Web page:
Liza van der Smissen et Nicole Lieberman • Fondatrices, Female Film Club
“Nous voulons faire savoir aux femmes que ce qu’elles ont à dire compte”
par Marta Bałaga
- Le Female Film Club existe pour donner un élan supplémentaire aux femmes et aux membres non-binaires de la communauté internationale du cinéma
Cet article est disponible en anglais.
The Female Film Club, a new, global, online initiative for the female and non-binary international film community, is here to encourage and empower, as its founders, Liza van der Smissen and Nicole Lieberman, tell Cineuropa. In addition to showing some good films.
Cineuropa: There are quite a few initiatives trying to bring women in the film industry together, like Film Fatales, for example. But how did it start for you?
Nicole Lieberman: We are so used to working together – Liza and I live five minutes apart, and during the pandemic, we found ourselves separated. We thought: “If we feel so alone, what is happening to other women around the world?” Everyone was so lost. We started by discussing films with the people we knew; we were having fun, and then it just grew, so we decided to build a proper platform. There are so many incredible organisations, but it's difficult to find something with a worldwide reach.
Liza van der Smissen: It was what we needed at that moment: something fun and just different. We are creatives, so we didn't want to make it super-corporate. That's not how films are made – they are made with passion and inspiration. I'm Dutch, and Nicole is Italian-Israeli, so we’ve always loved foreign cinema, and we want to bring it to a wider audience.
The language you use is very welcoming, underlining that it's possible to meet people without spending money on drinks or baby-sitters. It's like trying to convince a shy friend to go to a party.
LvdS: With the Female Film Club, we are challenging ourselves with different conversations, but nobody tries to “sell themselves”. We want to build a network of sisterhood. We have heard from our members that these sessions have helped them solidify their voice. Gradually, they become more confident in networking and communicating. We really want to tell women that what they have to say matters. Just because you don't want to tell a Marvel story, it doesn't mean it's not valid.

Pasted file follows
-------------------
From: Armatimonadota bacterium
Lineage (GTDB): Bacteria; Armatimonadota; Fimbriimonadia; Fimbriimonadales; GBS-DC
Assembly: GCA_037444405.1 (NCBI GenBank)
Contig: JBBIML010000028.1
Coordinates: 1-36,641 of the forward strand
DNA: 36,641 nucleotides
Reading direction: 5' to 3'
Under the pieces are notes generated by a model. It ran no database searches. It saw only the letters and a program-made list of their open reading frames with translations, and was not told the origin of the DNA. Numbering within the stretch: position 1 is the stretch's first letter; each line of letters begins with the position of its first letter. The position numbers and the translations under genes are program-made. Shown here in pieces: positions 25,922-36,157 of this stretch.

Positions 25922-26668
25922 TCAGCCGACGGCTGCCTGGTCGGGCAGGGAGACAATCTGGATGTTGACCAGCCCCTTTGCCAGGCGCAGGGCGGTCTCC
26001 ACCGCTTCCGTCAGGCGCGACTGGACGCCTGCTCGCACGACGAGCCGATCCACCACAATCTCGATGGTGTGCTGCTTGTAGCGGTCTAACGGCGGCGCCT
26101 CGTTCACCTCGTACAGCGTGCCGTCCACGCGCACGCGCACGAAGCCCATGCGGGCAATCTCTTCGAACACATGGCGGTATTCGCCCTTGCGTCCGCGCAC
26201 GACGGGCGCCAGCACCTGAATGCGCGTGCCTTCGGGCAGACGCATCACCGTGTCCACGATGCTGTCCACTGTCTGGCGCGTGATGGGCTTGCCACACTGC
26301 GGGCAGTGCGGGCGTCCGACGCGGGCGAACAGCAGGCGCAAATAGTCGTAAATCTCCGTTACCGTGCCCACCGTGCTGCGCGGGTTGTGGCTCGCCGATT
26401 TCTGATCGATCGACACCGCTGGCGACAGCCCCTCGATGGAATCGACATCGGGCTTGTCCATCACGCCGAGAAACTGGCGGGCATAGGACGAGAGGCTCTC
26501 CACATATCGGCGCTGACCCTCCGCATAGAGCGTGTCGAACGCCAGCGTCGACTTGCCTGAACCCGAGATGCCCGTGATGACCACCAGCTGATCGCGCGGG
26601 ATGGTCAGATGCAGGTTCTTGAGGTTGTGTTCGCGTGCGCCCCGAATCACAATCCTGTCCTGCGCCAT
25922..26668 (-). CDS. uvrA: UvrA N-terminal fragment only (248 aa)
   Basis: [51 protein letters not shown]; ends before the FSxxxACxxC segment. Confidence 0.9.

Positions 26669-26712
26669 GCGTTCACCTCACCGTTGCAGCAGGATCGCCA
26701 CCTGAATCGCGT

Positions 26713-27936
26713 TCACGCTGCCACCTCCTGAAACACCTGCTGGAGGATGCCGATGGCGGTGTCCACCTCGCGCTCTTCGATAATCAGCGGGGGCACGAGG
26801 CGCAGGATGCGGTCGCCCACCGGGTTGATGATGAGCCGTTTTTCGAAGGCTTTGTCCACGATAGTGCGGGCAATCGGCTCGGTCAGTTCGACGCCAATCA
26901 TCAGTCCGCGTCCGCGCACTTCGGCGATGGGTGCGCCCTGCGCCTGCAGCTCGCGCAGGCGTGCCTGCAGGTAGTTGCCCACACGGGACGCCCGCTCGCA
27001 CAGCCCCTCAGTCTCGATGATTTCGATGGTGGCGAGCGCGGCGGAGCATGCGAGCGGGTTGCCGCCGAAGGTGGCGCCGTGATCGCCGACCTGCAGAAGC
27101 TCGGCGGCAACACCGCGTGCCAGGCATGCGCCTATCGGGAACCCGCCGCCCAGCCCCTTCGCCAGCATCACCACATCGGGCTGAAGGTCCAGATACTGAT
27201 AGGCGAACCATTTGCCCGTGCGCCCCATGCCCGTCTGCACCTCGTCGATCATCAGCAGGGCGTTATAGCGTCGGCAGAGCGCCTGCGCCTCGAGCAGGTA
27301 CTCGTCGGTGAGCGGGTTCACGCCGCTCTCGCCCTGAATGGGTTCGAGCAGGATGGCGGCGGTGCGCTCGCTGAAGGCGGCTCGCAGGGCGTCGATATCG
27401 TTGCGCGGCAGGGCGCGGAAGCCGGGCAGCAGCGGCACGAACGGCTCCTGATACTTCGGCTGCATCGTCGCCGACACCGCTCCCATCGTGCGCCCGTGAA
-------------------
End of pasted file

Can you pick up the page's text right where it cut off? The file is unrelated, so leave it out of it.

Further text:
NL: We are like our members, so there is no hierarchy: we come from the same place. We are very much a community, and even though it's online, it's very personal. People can be vulnerable. You can say that you are struggling or looking for help.
You refer to it as a “safe space”, which is interesting, given how many women feel unsafe online. That being said, someone identifying as male can also join.
NL: It's a “safe space” because you can be yourself, not because we are trying to protect someone. You can be there with your child – we had a director breastfeeding during a Q&A, for instance – and you can share intimate stories. But it's also safe because we respect each other. We still don't have any male members, but we do welcome them, and whether you are a man, a woman or non-binary, you have to respect the space. Everyone gets a chance to speak or to express their opinions. We are here not just to take, but to give to each other.
You show films, but what are the other practical things that people can get out of this whole experience? Online distribution?
NL: Every two weeks, we have a film chat – that's how we started. We work closely with Herflix, an online platform showcasing films for women, about women and by women, and they are happy to provide us with the kinds of films that we have never seen before.
LvdS: If our members have a short or a feature film, and if it's up to a certain standard, we submit it for distribution on Herflix. So far, everyone has been able to get in. The more we’ve grown, the more we’ve realised how important the right mindset is. Every month, we have a professional coach coming in, we talk about systemic constellations or we have a meditation yoga session. We are facilitating the knowledge that's already out there, making sure it doesn't get lost.
NL: There are so many talented women out there, but they lack the self-confidence to take the next step: to finish a script, send out applications or get in touch with the right people. So many of our members need this extra push. In February, we held a case-comparison event called “Women in the Israeli and Swedish Film Industry”, and we want to host more open events, as we don't want to keep everything in the club. Knowledge is power, and we have to share it.
Do you think the club could transform into live events once the pandemic is over?
LvdS: Hopefully, we will have meet-ups at festivals, but we want to provide accessibility, so everything will stay online. This way, you only need to get 50% dressed: just the top, some lipstick and you are done.
NL: Even with festivals, we tend to forget that not everyone has access to them. So many are unable to travel, cannot afford to or have other jobs. But everyone can log in or find one hour, without having to leave the house.
LvdS: Our members are working towards growth and becoming better in their personal life and in their career. They are eager to connect, and it can be fun, but you have to actively participate. We have a two-week trial period, so come and see if it's what you want.
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